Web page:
How Our Children Can Support Diverse Cultures
In this season of Thanksgiving, many of us meet with friends and family to celebrate our blessings. When reflecting on our culturally diverse friendships, the GenParenting bloggers have previously published blogs on how we can raise culturally sensitive children by modeling acceptance, sharing interests, participating in interfaith events, and partnering in community services and school activities. We have shared thoughtful experiences of how our children have shared their American culture with children from other countries. And we have celebrated various heritages at diversity events per the calendar of events at www.diversitycentral.com.
Questions for Consideration
As you plan for another Thanksgiving, consider the following questions that you can discuss with your family:
- Consider your family’s experiences with diverse cultures:
- Have you organized playdates and meals with friends from other countries?
- Have you celebrated a special event or shared a cultural holiday together?
- What have you learned from these various activities?
- Have you invited friends from other cultures to your home to share their lives with you?
- Do you create art projects or cook food from other cultures?
- Do your read books and watch shows about other cultures and discuss what you have learned?
- How do you learn about and share various cultures?
- What museums, art exhibits, community fairs, churches, park activities, and school events can you participate in with your children to learn about another culture?
- When considering your upcoming Thanksgiving celebration, how can you share other cultures at the family dinner?
- What can you share about your culture with your family at Thanksgiving?
- What culturally sensitive traditions have you created for your family? (i.e. collecting holiday decorations from various cultures, art, books, and sharing holiday dinners with friends from diverse cultures)
- How does your family promote “equity for all” in your daily activities?
- How do community groups support “equity for all” when sharing various cultural practices?
- What are five primary values you can share with your family about other cultures?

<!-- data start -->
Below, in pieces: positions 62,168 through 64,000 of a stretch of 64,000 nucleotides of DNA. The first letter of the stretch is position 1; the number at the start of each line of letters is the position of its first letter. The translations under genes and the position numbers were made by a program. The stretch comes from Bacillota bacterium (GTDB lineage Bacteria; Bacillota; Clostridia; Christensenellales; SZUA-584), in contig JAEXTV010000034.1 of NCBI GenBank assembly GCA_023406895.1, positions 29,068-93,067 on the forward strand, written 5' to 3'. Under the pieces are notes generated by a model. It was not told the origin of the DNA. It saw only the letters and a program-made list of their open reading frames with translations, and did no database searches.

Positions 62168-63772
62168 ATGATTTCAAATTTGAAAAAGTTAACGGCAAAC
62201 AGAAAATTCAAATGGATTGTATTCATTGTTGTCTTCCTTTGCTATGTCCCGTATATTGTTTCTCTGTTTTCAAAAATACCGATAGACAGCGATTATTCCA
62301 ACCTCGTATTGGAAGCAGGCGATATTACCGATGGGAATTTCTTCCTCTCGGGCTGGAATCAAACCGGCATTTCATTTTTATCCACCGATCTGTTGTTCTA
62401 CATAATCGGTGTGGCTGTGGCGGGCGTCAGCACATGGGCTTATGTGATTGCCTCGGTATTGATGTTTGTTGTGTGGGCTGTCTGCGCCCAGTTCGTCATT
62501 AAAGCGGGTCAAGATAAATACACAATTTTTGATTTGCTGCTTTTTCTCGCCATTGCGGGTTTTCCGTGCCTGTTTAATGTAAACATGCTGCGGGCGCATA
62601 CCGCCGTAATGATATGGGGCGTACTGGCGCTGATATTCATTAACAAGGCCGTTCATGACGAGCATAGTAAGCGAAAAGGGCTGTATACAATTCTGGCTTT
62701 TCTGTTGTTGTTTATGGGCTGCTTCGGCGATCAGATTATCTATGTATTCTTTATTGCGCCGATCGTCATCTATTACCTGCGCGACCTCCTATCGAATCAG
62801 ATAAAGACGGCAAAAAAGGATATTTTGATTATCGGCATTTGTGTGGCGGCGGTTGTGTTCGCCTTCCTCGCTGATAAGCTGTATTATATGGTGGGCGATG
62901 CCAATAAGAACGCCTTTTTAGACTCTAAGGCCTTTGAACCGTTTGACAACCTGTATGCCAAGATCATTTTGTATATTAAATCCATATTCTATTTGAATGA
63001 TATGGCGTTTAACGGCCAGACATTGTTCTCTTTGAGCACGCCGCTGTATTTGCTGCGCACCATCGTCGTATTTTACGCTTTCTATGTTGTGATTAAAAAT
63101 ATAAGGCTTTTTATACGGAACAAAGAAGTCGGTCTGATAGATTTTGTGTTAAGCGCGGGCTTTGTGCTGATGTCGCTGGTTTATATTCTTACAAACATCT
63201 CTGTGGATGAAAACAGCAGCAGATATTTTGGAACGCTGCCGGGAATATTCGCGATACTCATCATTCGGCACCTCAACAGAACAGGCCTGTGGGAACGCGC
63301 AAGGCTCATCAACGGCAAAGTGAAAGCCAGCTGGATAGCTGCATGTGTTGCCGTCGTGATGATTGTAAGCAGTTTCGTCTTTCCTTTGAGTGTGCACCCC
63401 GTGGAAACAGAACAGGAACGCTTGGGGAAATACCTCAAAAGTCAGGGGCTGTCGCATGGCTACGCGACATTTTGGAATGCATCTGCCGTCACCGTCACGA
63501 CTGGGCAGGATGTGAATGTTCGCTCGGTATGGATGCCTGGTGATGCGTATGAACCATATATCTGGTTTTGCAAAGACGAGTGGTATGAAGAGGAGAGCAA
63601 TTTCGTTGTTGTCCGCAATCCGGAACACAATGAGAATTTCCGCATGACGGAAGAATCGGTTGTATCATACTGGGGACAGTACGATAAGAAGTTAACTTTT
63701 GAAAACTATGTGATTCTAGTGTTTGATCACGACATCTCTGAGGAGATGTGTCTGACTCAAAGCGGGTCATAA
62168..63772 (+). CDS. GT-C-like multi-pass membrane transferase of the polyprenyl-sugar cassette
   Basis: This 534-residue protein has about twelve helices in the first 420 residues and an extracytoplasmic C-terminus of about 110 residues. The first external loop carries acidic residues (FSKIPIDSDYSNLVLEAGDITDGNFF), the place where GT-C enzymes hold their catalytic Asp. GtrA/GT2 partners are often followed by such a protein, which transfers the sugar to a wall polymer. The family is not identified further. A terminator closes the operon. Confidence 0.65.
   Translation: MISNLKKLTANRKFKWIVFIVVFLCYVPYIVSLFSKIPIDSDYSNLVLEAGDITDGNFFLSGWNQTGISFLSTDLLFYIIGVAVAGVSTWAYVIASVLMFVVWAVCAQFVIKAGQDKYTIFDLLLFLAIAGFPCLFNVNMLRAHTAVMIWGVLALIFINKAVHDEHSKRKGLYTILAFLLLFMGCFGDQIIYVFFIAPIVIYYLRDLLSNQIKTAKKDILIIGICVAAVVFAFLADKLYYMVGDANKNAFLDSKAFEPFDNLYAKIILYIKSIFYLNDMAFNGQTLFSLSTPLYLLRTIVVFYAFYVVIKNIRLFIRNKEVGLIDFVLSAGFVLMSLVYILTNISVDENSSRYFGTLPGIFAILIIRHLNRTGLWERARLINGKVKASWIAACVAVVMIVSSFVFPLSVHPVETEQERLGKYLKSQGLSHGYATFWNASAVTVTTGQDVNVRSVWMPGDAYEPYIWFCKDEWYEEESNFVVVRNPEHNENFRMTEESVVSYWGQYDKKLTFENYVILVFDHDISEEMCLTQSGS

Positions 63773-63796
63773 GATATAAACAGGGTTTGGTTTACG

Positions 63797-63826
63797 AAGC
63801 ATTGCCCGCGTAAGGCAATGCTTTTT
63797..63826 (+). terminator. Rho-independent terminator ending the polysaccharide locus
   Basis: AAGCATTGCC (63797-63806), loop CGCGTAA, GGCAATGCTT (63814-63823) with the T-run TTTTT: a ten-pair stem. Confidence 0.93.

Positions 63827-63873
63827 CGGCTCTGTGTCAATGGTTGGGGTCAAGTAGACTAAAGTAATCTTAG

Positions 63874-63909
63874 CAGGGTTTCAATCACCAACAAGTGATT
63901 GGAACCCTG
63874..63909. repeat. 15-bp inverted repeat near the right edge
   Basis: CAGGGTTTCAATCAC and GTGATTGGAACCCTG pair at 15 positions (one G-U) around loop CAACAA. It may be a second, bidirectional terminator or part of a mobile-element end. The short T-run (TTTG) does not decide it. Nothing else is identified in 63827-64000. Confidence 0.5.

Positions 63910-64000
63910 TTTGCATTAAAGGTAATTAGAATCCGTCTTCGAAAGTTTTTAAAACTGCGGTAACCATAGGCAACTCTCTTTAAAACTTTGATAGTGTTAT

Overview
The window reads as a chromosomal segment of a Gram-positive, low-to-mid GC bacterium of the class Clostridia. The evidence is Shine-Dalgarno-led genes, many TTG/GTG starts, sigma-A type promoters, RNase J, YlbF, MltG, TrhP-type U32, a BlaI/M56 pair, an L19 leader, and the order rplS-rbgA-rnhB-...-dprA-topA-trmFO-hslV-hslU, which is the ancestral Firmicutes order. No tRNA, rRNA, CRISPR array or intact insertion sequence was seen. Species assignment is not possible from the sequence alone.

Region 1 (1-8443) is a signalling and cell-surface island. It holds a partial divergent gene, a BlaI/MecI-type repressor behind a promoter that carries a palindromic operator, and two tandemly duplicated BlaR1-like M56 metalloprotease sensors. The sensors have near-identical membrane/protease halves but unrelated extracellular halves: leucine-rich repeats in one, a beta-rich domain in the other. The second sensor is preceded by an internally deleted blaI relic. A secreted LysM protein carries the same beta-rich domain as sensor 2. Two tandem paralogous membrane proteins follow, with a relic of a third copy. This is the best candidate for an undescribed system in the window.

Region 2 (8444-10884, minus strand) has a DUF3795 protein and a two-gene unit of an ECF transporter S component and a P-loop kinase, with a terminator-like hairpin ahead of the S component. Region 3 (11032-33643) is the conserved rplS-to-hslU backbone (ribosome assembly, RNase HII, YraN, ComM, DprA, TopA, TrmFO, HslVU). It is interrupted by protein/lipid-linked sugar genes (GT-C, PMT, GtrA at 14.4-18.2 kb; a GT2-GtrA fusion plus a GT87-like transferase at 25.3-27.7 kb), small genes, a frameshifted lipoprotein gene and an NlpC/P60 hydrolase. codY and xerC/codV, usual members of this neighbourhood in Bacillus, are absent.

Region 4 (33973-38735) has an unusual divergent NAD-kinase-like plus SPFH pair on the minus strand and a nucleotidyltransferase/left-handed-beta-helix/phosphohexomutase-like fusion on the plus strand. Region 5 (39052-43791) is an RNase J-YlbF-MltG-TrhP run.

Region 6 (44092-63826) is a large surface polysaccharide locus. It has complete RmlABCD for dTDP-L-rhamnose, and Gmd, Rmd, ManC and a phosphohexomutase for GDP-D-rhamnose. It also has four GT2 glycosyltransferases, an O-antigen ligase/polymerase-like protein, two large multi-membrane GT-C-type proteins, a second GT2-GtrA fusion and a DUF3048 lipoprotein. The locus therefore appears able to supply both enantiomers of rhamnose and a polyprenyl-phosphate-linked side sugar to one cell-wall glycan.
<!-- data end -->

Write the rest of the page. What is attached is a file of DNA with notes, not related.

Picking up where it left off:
- How should education and community services support “equity for all”?
Building Cultural Sensitivity Awareness
May the peace and joy of sharing various cultures at Thanksgiving time expand your friendships and cultural sensitivity awareness.
Copyright © 2018 by GenParenting
Mary Ann Burke, Ed.D., Digital Education Expert, is a substitute distance learning teacher for Oak Grove School District in San Jose, California and the author of STUDENT-ENGAGED ASSESSMENT: Strategies to Empower All Learners (Rowman & Littlefield: 2020). Dr. Burke creates digital language arts and substitute teaching K – 12 activities for teachers and parents. She is the Cofounder of the Genparenting.com blog. Burke is the former Director II of Categorical & Special Projects for the Santa Clara County Office of Education that supports 31 school districts serving 272,321 students in Santa Clara County. She is also a previous Director – State & Federal Compliance for Oakland Unified School District, the former Director – Grantwriter for the Compton Unified School District, and was the initial VISTA Director for the Community Partnership Coalition in southern California. Much of her work focuses on creating innovative digital trainings and partnership programs for teachers and families to support students’ learning. These programs were featured as a best practice at a National Title I Conference, California’s Title I Conferences, AERA Conferences, an ASCD Conference, the NASSP Conference, and statewide educator conferences.